“The Supreme Court explained that if the employer's investigation results in an adverse action for reasons unrelated to the supervisor's original biased action then the employer will not be liable. ․ However, the supervisor's biased report may remain a causal factor if the independent investigation takes it into account without determining that the adverse action was, apart from the supervisor's recommendation, entirely justified. ․ The Supreme Court further explained that its holding, contrary to the dissent's characterization, reflected the longstanding principle that an employer should only be liable when it had delegated part of the decision making power to the biased supervisor. ․ The Supreme Court reasoned that if the independent investigation relies on facts provided by the biased supervisor—as is necessary in any case of cat's-paw liability—then the employer (either directly or through the ultimate decision maker) will have effectively delegated the fact finding portion of the investigation to the biased supervisor.” (Citations omitted; internal quotation marks omitted.) Rajaravivarma v. Board of Trustees for Connecticut State University System, 862 F. Supp. 2d 127, 148–49 (D. Conn. 2012).
Prior to the United States Supreme Court's decision in Staub, this court embraced a transferred intent theory that was loosely analogous to the cat's paw theory of liability articulated in Staub. In United Technologies Corp. v. Commission on Human Rights & Opportunities, 72 Conn. App. 212, 234–35, 804 A.2d 1033, cert. denied, 262 Conn. 920, 812 A.2d 863 (2002), this court stated: “Our law allows for the transfer of intent to discriminate ․ It is true that [w]ithout some proof of an improper motive, [a plaintiff's] case must fail. ․ Nevertheless, companies may be held liable for discrimination even where the decision-making official did not intentionally discriminate if the information used by that official in deciding to terminate a worker's employment was filtered through another employee who had a discriminatory motive. See Jiles v. Ingram, 944 F.2d 409, 413–14 (8th Cir. 1991) (discriminatory intent of employer's agents sufficient proof to hold employer responsible for discriminatory termination without intentional discrimination by final decision maker); see also Kientzy v. McDonnell Douglas Corp., 990 F.2d 1051, 1057 (8th Cir. 1993) (when a committee has acted as the conduit of [a supervisor's] prejudice—his cat's paw—the innocence of its members would not spare the company from liability).” (Citation omitted; internal quotation marks omitted.)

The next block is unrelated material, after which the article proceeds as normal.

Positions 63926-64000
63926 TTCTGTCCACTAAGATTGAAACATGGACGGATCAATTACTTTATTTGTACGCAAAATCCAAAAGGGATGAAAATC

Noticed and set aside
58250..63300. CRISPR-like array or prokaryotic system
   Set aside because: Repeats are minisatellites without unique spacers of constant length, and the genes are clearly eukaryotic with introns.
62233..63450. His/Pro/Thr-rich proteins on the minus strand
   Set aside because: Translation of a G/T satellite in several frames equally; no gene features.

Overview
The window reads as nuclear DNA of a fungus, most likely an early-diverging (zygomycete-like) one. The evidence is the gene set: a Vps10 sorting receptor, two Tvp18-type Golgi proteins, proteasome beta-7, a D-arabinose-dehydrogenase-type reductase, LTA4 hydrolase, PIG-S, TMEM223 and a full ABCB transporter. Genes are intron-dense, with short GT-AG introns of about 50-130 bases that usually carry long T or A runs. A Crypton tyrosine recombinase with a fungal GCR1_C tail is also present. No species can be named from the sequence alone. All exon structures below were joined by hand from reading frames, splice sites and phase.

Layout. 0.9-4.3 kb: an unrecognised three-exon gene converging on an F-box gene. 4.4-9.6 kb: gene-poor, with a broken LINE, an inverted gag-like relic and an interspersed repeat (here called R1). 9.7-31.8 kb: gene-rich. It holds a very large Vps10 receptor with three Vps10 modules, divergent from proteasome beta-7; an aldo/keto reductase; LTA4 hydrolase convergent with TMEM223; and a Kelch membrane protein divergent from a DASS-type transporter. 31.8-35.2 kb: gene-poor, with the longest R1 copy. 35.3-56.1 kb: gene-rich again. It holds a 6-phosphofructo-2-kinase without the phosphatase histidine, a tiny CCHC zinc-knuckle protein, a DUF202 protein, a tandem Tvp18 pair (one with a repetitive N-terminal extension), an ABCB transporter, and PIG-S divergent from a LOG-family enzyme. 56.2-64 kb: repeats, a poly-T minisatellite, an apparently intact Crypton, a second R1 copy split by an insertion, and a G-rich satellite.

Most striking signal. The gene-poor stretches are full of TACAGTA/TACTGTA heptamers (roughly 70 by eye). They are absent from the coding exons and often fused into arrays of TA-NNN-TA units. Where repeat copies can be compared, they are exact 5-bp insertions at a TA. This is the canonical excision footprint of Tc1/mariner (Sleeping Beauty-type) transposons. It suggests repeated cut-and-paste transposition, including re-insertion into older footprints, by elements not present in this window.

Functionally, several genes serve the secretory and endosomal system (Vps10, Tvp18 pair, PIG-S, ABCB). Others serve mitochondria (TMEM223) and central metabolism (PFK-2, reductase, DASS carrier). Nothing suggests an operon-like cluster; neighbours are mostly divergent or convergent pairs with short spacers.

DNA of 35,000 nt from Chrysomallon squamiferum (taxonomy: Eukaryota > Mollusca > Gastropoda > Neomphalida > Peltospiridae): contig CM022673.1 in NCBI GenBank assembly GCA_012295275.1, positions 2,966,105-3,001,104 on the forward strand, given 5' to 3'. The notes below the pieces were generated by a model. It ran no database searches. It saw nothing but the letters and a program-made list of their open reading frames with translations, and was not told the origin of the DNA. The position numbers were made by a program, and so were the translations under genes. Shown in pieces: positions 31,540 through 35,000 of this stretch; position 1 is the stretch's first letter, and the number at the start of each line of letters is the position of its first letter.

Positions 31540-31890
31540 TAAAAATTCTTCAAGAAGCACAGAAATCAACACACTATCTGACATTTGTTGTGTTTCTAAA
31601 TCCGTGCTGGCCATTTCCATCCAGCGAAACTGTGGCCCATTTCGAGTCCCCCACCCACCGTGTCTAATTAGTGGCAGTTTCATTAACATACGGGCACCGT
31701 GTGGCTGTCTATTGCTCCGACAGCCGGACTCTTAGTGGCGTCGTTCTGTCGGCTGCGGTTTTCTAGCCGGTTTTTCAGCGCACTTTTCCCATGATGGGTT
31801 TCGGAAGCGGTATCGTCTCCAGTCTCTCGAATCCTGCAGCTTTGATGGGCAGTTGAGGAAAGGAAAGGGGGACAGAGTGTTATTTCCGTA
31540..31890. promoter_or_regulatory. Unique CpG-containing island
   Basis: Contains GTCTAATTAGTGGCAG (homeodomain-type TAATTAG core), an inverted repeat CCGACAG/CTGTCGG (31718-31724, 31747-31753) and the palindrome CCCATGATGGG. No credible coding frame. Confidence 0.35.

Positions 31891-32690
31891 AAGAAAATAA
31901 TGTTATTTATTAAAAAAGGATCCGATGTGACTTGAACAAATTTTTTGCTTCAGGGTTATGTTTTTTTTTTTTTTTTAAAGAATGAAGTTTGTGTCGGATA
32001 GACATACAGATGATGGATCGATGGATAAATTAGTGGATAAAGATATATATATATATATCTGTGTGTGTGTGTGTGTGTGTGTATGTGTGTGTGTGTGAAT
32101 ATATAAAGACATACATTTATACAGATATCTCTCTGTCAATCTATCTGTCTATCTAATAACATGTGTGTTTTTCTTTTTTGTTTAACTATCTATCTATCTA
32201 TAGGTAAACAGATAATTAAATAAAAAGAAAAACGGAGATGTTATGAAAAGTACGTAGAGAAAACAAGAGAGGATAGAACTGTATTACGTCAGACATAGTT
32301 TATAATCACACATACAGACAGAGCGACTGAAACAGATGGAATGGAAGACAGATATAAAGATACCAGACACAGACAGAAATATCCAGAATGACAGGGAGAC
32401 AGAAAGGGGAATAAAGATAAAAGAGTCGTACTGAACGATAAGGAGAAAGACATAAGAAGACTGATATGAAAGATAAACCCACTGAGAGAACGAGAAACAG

In the present case, the court did not err in concluding that the cat's paw theory of liability did not apply. After weighing and assessing all of the evidence, the court concluded that, regardless of whether any discriminatory conduct occurred prior to the plaintiff's termination, the ultimate decision to terminate the plaintiff was made through an independent review of the plaintiff's job performance. The court agreed with the conclusions drawn by Wood, the defendant's internal investigation, and the arbitrator that “there were significant lapses in the plaintiff's judgment warranting his drop during the working test period.” Because the final termination decision was made after an independent review of the plaintiff's performance based on concrete, objective factors, the court correctly concluded that the cat's paw theory of liability did not apply to this case.
Next, we assess the plaintiff's claims that the court erred by failing to make factual findings in regard to discriminatory animus harbored by the plaintiff's supervisors, DeBrito and Goldberg. “Questions of fact are subject to the clearly erroneous standard of review. ․ A finding of fact is clearly erroneous when there is no evidence in the record to support it ․ or when although there is evidence to support it, the reviewing court on the entire evidence is left with the definite and firm conviction that a mistake has been committed. ․ Because it is the trial court's function to weigh the evidence ․ we give great deference to its findings.” (Internal quotation marks omitted.) Reiner, Reiner & Bendett, P.C. v. Cadle Co., 278 Conn. 92, 107, 897 A.2d 58 (2006).
The plaintiff first argues that the trial court should have found that DeBrito held a discriminatory animus toward him, and that this discriminatory animus was direct evidence of the defendant's discrimination. In support of his argument, the plaintiff points to evidence in the record that he believes establishes that DeBrito held a discriminatory animus toward him, as well as the fact that the defendant admitted to this. Specifically, the plaintiff cites to the defendant's internal investigation, which was introduced into evidence at the trial, as well as the testimony of Terry Lynn Johnston, the defendant's investigator who investigated the plaintiff's claims of discrimination. Though this evidence may have supported the plaintiff's claim that DeBrito held a discriminatory animus toward him, the court was entitled to weigh this supporting evidence with all of the other evidence before arriving at its factual determination.